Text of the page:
Sciackitano gets top ballot spot for April 9 election

2013-01-04T18:30:00Z 2013-01-04T19:40:06Z Sciackitano gets top ballot spot for April 9 electionGregory Tejeda Times Correspondent
January 04, 2013 6:30 pm  • 

LANSING | Donald Sciackitano and his political allies received a boost Friday from a drawing that gave them the top spot on ballots for the municipal elections to be held April 9.

Sciackitano, who in 2009 lost to village President Norm Abbott by 336 votes, is challenging Abbott again. Both men filed their nominating petitions when the village Clerk’s office began accepting them Dec. 16.

Hence, a lottery had to be held to determine who got the top spot on the printed ballots.

The ballot lottery was held at noon by village Clerk Patti Eidam, with village Attorney Timothy Lapp at her side to ensure that it was conducted in accordance with state law.

Because Sciackitano was actually the first person in line when the clerk’s office opened on Dec. 16, he was permitted by the clerk to pick from a plastic top hat that was a party favor from a wedding Eidam attended on New Year’s Eve.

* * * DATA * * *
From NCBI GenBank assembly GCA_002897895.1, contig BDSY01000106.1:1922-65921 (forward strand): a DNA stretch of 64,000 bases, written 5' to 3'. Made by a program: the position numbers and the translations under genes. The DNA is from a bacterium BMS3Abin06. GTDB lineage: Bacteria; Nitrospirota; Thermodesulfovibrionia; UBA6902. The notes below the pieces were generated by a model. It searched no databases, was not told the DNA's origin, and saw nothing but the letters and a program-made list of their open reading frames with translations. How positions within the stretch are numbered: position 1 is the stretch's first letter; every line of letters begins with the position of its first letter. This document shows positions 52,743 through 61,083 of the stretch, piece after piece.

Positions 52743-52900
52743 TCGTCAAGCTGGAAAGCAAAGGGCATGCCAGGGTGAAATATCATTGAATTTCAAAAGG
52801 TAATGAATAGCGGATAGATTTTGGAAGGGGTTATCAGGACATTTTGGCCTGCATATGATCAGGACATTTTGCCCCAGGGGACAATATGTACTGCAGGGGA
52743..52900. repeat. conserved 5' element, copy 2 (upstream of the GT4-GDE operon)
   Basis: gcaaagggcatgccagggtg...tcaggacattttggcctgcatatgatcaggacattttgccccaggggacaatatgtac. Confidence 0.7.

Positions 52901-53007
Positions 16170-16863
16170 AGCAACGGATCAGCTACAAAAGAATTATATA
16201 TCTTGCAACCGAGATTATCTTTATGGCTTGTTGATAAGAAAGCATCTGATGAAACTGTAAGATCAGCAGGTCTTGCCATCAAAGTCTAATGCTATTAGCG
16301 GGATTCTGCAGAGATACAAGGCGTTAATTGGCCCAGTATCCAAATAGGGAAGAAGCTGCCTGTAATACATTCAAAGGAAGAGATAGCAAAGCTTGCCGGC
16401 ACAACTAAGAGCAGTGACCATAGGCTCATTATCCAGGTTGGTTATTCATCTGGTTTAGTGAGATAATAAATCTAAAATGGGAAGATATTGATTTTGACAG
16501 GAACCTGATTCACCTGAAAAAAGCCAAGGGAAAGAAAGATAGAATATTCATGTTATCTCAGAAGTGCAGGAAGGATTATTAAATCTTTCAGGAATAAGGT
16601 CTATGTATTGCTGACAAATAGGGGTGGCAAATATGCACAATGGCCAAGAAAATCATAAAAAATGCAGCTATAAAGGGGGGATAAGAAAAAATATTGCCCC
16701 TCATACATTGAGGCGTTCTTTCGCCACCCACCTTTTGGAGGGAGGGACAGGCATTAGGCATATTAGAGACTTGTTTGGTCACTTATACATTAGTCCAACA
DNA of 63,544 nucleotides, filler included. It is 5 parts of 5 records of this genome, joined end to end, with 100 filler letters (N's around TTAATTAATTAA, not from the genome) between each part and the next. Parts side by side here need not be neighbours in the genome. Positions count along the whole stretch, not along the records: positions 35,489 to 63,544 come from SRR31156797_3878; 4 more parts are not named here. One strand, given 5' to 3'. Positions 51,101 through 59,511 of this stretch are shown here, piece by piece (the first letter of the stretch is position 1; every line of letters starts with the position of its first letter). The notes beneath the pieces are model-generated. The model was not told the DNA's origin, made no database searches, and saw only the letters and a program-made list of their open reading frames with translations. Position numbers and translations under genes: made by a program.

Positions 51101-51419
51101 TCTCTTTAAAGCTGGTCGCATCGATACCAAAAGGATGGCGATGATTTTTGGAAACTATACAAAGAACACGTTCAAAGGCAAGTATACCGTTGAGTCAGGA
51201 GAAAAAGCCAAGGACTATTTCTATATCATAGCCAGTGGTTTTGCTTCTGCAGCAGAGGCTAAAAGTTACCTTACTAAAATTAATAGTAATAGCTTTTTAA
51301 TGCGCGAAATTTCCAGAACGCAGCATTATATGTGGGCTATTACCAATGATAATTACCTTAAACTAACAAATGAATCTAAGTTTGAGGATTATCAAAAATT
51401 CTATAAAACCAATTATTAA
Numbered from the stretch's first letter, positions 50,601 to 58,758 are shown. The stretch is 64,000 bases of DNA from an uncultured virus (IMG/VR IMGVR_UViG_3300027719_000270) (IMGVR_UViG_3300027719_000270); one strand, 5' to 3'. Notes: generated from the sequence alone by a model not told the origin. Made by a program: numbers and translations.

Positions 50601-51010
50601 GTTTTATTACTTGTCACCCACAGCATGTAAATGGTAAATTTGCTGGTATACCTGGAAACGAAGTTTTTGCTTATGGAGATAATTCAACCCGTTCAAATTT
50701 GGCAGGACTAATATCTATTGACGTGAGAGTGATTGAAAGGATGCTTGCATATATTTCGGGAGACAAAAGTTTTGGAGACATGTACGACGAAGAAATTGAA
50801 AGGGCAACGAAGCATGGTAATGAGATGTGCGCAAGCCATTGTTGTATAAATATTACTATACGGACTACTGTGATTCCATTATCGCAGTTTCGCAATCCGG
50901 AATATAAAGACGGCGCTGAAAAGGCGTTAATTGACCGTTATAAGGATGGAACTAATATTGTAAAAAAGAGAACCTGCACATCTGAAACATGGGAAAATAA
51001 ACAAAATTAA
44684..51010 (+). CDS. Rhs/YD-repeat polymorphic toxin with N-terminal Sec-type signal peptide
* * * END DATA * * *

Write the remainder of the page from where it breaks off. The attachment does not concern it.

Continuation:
Abbott then drew a slip of paper from the hat. When the paper slips were unveiled, Sciackitano had the number 1, while Abbott – who attended the lottery along with village Clerk candidate Donna Kooyenga – had number 2.

That means Sciackitano’s name will appear before Abbott’s name for village president, while the three village trustee candidates on Sciackitano’s Progressive Action Party will appear before the three incumbent trustees running on Abbott’s Lansing Village party slate.

For clerk, Sciackitano ally Kelly Hasse will appear first, followed by Kooyenga, then Eidam – who is seeking re-election independent of any other campaign.

For his part, Sciackitano said he was “pleased” to get the top ballot spot.

Abbott said, “I'm not going to say I wouldn't have liked to be at the top of the ballot,” adding of his loss in the lottery, “I've never been good at gambling.”

Also on Friday, the deadline passed with no one filing legal challenges to any candidate's nominating petitions.

Abbott said he saw irregularities in some signatures on Sciackitano's petitions. "I could have questioned them, but I decided not to go that route," said Abbott, who along with Sciackitano said they are ready to begin the process of campaigning for the April elections.

“Now we can start the process of a campaign,” said Sciackitano, who also is a former village trustee. “We're going to work hard, and see who wins.”

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